In politics you have no permanent freinds and enemies-late Chakufwa Chihana once told a local paper in an interview justfying his return to Bakili Muluzi's administration after accusing of being "very corrupt that it cannot change."
The past months, unfortunately quite busy for me that I could not even write here, have been very interesting.
Of course we lost Zambian President Levy Mwanawasa, a lawyer par excellence who returned Zambia to the rule of Law and real democracy and observance of human rights and dignity. For the first time, Zambia experienced very few politically motivated arrests unlike the times when John Chinula and William Banda were deported to Malawi wrongly, Kenneth Kaunda was accused of being a Malawian.
Micheal Sata who changed tune on Mwanawasa after his medical treatment supported by late Mwanawasa, aslo has a story to tale of how the opposition was being managed under the other Presidents. However, leby's death is one of those important signals to our hard hearted leaders who start believing they are "small gods" and will live eternally. Presidents die too and in Africa thats something to wake them up that they are not indespensable. Of course I am sure if we were to vote and ask God which leader we want to die first before Mwanawasa-most people could have voted for you-know-who in the SADC region. God chooses at his own time when we thought it could have been that other one.
Then, there has been a story of Zimbabwe-deal or no deal. Everyone agrees and Morgan Tsvangirai knows, that Comrade Mugabe has outsmarted his partners in agreement before. It ended the political career of one Joshua Mkomo. But is a Government of National Unity a solution for Zimbabwe, just like in Kenya.
I have been pessimistic that Kofi Annan and the International Community decided that loosers in an election-bad loosers for that matter should share power with those legitimately elected persons.
I am really shocked-why really send billions of much needed currency when talks can produce a desirable outcome than wasting curreny which could make a difference to the hungry poor and the sick who cannot afford treatment.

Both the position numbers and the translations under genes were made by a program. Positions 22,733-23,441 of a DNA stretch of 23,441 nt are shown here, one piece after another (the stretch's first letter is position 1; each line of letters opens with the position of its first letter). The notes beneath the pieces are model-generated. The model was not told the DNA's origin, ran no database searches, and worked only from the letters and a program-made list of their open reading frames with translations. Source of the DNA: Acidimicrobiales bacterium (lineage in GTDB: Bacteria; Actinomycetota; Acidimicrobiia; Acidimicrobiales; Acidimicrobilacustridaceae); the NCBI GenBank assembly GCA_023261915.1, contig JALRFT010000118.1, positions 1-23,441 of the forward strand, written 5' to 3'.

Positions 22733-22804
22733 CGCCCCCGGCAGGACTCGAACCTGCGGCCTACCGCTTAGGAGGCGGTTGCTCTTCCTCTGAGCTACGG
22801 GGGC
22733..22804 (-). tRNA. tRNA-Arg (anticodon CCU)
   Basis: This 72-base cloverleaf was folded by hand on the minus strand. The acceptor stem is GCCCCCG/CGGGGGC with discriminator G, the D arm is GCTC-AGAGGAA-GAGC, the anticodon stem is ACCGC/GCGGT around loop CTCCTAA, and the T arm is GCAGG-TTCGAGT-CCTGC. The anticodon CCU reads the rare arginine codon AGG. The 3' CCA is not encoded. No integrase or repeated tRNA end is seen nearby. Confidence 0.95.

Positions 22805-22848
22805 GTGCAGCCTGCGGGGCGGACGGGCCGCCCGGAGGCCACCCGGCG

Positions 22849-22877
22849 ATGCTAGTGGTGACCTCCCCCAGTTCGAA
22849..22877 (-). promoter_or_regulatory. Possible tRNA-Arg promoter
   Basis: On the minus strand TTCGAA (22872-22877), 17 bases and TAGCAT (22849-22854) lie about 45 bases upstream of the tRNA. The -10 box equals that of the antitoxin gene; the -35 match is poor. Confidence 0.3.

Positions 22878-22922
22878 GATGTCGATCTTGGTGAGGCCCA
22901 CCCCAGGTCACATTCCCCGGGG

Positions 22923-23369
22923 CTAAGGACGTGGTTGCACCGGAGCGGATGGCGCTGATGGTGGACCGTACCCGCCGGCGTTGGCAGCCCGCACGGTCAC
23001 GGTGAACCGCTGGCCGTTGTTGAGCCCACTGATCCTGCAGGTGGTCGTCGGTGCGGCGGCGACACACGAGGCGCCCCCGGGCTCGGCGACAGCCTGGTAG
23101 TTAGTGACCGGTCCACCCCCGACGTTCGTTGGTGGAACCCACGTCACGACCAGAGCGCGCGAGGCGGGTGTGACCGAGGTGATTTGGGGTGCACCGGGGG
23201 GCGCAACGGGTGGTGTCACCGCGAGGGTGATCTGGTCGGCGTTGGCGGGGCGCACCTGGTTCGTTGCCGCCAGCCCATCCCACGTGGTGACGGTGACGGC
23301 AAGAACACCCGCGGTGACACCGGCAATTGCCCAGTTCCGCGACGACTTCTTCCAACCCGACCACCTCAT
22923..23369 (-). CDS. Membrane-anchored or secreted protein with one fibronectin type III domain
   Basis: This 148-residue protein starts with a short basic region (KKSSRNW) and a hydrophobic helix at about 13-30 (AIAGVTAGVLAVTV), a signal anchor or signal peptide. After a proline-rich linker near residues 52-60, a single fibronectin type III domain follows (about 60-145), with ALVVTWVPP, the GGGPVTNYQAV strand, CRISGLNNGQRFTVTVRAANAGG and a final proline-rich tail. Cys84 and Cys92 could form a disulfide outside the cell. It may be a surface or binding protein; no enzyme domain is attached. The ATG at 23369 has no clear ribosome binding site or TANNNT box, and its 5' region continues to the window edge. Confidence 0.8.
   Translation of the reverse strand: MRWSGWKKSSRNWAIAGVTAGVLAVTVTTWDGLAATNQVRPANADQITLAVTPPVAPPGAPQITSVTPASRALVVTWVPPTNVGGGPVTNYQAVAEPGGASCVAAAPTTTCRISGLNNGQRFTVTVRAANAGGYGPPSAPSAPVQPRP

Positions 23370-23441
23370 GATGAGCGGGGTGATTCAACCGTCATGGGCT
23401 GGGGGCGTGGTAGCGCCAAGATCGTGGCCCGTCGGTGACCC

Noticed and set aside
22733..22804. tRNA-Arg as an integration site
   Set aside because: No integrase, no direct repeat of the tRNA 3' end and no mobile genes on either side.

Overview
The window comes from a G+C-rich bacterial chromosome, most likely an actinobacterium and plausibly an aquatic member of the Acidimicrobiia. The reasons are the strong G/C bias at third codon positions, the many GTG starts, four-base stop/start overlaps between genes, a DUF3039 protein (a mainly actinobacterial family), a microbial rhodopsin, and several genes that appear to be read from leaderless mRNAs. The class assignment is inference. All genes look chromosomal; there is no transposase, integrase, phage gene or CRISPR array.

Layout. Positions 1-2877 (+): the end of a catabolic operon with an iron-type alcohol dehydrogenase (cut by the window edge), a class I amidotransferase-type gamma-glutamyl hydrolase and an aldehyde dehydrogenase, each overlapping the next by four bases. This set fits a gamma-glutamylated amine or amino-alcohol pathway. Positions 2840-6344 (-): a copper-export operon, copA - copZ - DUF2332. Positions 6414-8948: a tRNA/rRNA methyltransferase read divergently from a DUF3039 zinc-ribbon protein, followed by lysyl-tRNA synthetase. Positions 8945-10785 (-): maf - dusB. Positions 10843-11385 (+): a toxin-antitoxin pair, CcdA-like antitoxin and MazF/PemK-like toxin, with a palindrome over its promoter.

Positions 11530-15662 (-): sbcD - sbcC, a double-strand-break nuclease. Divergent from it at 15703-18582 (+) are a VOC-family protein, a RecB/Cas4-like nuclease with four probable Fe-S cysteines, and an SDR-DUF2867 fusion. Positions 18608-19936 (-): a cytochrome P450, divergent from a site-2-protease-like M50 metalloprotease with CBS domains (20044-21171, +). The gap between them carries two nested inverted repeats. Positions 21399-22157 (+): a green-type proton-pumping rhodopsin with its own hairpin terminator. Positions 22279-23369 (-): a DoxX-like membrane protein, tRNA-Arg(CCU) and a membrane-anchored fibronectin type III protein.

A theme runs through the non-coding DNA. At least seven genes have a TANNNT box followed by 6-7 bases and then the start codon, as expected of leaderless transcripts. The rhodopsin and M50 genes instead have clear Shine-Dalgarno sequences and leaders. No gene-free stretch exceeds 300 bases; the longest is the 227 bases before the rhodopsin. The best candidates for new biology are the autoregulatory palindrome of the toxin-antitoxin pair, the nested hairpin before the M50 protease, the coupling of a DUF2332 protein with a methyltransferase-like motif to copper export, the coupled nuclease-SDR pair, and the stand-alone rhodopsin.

I fore see this as a new challenge as no one say what term limit the GNU's will have and how will the elections and post elections be managed. The fate of having a vibrant opposition versus of majority Government seems not to have been explored. It was a quickie fit solution but it might have greater consequences to long-term consolidation of democracy across the continent.
From Zambia and Zimbabwe, I still join people who mourn Late Dzanjalimodzi, late Arcbishop Emerirus James Chiona-my favourate bishop when we went to Limbe Cathedral during the christmas bus rides. Of course there is his other large picture as a fearless leader who turned Malawi's political landscape from dictatorship to a multiparty democracy. Choina led the Bishops to issue a condemnation and they could have paid with their lives.
Of course, I think I have written enough on my President's advisors, now I will let it pass though it was amusing that they could afford to show him on television a nephew's wedding whil the body of the late Musongole, Chitipa Central MP for the DPP was being transported home. Worse still he did not make it to Chitipa. I will be there in Chitipa when he travels there to see what will be the excuse.
Then we have had worst accidents with 24 people dying in Kasungu, later 19 and much later many have died on the roads this month alone. Of course the simple reason we have as many as fake licenses as we have beer bottles in town. I wholeheartedly support breathlysers though I have been a culprit some times!
On politics, we have a breather from Parliament and the only word I can say is that let both sides honour an agreement that has been produced. Sometimes the word of honour matters to the next voter.
Thumbs up to the Malawi Electoral Commission, for the first time as a Malawian citizen I have an ID card courtesy of Government.
On who I will vote for, the serioes start in the next blog, I am sure I will be forgiven!!